First piloted in 2021, SCI launched a new Scholarship Scheme, the SCI Sydney Andrew Scholarships, to support 10 PhD students studying subjects in emerging areas of agriculture and the chemical industry.
We are delighted to announce that Siratun Nahin Kazi, from Lancaster University, has been awarded an SCI Sydney Andrew Scholarship of £3,000 to support her PhD project, “Exploring Cubanes as Bioisosteres for Benzene Rings: Synthesis and Evaluation of Novel Bioactive Cubanes”
Dr Sydney Andrew, a brilliant industrial chemical engineer who exemplified the SCI mission of encouraging the application of chemical and related sciences for public benefit, died in November 2011. A life member of SCI, Dr Andrew was awarded the Society’s Medal and have a lecture on ‘Neglected Science: a view from industry’. He bequeathed a substantial share of his estate to SCI for the support of scientific innovation on the theme of neglected science. These are areas of science which, though of importance in agriculture and the chemical industry, receive scant attention from academic research, and for academic research into Neglected Science
Here Nahin tells us about her work:
'Originally from Birmingham, I graduated from Lancaster University with an integrated masters in Natural Sciences in July 2021. Whilst there, I opted to study a broad range of interdisciplinary sciences and, having developed a particular interest in the chemical sciences, I specialised in organic chemistry in my final year. My third-year research project investigated the synthesis and properties of various hydrogels under the supervision of Dr John Hardy, and following this, I undertook my masters project under the supervision of Dr Susannah Coote. During this time, I worked to develop a new route towards the synthesis of novel 1,2-diazetidines; a class of four-membered heterocycles containing two adjacent nitrogen atoms.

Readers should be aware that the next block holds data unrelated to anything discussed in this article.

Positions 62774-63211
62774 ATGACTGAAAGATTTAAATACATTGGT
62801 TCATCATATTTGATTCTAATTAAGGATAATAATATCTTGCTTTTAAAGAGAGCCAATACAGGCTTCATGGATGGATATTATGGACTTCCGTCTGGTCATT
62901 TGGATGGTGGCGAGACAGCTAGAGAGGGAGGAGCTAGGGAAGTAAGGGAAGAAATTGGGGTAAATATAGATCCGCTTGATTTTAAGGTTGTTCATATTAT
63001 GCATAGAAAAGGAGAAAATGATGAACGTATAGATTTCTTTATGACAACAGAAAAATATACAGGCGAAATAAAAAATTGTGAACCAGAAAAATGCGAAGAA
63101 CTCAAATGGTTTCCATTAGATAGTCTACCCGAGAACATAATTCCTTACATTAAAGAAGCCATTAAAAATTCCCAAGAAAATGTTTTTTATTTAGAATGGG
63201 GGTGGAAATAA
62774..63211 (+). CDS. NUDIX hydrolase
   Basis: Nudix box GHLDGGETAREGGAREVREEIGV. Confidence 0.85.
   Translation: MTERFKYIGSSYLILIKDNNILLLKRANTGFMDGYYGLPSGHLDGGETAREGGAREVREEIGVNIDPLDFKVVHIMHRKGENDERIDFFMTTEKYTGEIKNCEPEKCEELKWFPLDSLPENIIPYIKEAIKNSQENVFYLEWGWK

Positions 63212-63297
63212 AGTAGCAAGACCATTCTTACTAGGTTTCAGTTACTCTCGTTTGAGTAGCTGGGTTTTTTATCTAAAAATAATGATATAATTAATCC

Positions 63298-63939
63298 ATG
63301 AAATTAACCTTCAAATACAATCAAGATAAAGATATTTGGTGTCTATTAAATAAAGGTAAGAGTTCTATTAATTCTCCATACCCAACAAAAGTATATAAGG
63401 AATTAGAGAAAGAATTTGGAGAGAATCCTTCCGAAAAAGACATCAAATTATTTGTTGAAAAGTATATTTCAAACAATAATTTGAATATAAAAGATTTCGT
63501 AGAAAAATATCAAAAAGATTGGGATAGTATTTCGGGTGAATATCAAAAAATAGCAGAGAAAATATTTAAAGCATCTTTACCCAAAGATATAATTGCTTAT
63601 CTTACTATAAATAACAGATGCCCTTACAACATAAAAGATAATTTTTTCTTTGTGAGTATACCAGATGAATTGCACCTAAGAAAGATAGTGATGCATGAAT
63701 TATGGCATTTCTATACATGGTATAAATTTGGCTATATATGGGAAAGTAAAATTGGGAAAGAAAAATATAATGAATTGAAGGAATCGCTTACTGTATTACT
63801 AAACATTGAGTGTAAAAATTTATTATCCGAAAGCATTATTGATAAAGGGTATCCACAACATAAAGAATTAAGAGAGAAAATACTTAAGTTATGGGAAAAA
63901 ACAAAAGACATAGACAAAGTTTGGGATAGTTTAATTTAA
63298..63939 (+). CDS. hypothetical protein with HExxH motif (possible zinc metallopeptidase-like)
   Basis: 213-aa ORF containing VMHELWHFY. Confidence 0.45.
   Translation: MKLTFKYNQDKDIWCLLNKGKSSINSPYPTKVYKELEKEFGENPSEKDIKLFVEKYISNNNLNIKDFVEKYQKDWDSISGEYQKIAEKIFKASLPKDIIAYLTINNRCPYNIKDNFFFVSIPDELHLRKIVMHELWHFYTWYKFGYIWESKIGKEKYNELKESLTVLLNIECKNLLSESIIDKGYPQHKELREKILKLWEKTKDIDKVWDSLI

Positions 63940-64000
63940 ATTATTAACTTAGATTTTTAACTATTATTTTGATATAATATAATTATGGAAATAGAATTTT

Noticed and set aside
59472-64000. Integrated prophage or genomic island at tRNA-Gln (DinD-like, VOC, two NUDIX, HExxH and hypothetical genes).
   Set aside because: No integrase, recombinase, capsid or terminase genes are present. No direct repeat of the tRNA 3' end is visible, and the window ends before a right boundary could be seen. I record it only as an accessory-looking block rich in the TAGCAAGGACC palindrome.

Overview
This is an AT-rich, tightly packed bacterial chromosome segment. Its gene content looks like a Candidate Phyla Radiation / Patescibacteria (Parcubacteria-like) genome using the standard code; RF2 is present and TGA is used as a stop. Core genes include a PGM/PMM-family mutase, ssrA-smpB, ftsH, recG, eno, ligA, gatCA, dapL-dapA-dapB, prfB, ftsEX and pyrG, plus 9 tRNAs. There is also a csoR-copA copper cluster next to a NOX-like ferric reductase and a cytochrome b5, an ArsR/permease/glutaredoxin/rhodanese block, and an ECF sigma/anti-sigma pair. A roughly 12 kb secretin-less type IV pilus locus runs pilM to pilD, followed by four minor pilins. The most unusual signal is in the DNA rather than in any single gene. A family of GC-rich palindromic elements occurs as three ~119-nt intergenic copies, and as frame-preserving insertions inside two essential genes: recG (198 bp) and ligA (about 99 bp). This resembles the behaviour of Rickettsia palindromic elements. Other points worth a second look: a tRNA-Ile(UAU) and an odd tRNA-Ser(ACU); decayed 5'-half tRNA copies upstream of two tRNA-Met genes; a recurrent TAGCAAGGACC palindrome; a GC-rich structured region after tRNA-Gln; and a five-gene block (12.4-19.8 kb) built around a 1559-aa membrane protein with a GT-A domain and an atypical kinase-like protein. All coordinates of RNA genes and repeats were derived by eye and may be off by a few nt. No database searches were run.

'I re-joined the Coote group in January 2022 to begin my PhD studies which concerned the synthesis of cubanes and their applications in medicinal chemistry. Cubanes are eight-membered carbocycles that are theorised to be beneficial three-dimensional scaffolds in medicinal chemistry, but as their synthesis is challenging, the incorporation of these structures into medicinally relevant compounds remains underexplored. My work focuses on using photochemistry to develop new methodologies to currently inaccessible cubanes, and in collaboration with Dr Sarah Allinson, I will assess the bioactivity of pharmaceutically relevant cubane-containing molecules.'